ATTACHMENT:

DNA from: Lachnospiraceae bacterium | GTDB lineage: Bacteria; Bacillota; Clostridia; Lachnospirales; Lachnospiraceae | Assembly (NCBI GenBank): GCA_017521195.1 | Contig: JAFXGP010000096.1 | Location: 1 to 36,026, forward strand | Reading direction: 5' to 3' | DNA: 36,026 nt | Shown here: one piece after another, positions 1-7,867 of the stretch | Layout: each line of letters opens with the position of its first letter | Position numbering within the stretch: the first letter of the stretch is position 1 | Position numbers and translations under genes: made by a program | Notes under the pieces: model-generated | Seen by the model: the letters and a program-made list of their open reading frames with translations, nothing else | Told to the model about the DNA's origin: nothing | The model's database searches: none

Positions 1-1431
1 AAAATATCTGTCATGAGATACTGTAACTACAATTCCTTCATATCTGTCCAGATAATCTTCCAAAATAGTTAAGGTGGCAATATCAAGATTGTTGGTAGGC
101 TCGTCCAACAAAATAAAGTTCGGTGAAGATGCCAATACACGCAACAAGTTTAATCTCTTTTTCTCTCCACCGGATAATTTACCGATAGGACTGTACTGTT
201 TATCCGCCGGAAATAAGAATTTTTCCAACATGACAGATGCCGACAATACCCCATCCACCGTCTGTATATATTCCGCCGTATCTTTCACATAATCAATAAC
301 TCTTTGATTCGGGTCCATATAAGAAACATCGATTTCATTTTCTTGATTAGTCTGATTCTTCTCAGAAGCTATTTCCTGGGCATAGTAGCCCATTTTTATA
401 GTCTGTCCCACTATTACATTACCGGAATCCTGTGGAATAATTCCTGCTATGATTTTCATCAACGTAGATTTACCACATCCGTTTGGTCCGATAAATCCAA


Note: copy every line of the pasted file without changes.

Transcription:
DNA from: Lachnospiraceae bacterium | GTDB lineage: Bacteria; Bacillota; Clostridia; Lachnospirales; Lachnospiraceae | Assembly (NCBI GenBank): GCA_017521195.1 | Contig: JAFXGP010000096.1 | Location: 1 to 36,026, forward strand | Reading direction: 5' to 3' | DNA: 36,026 nt | Shown here: one piece after another, positions 1-7,867 of the stretch | Layout: each line of letters opens with the position of its first letter | Position numbering within the stretch: the first letter of the stretch is position 1 | Position numbers and translations under genes: made by a program | Notes under the pieces: model-generated | Seen by the model: the letters and a program-made list of their open reading frames with translations, nothing else | Told to the model about the DNA's origin: nothing | The model's database searches: none

Positions 1-1431
1 AAAATATCTGTCATGAGATACTGTAACTACAATTCCTTCATATCTGTCCAGATAATCTTCCAAAATAGTTAAGGTGGCAATATCAAGATTGTTGGTAGGC
101 TCGTCCAACAAAATAAAGTTCGGTGAAGATGCCAATACACGCAACAAGTTTAATCTCTTTTTCTCTCCACCGGATAATTTACCGATAGGACTGTACTGTT
201 TATCCGCCGGAAATAAGAATTTTTCCAACATGACAGATGCCGACAATACCCCATCCACCGTCTGTATATATTCCGCCGTATCTTTCACATAATCAATAAC
301 TCTTTGATTCGGGTCCATATAAGAAACATCGATTTCATTTTCTTGATTAGTCTGATTCTTCTCAGAAGCTATTTCCTGGGCATAGTAGCCCATTTTTATA
401 GTCTGTCCCACTATTACATTACCGGAATCCTGTGGAATAATTCCTGCTATGATTTTCATCAACGTAGATTTACCACATCCGTTTGGTCCGATAAATCCAA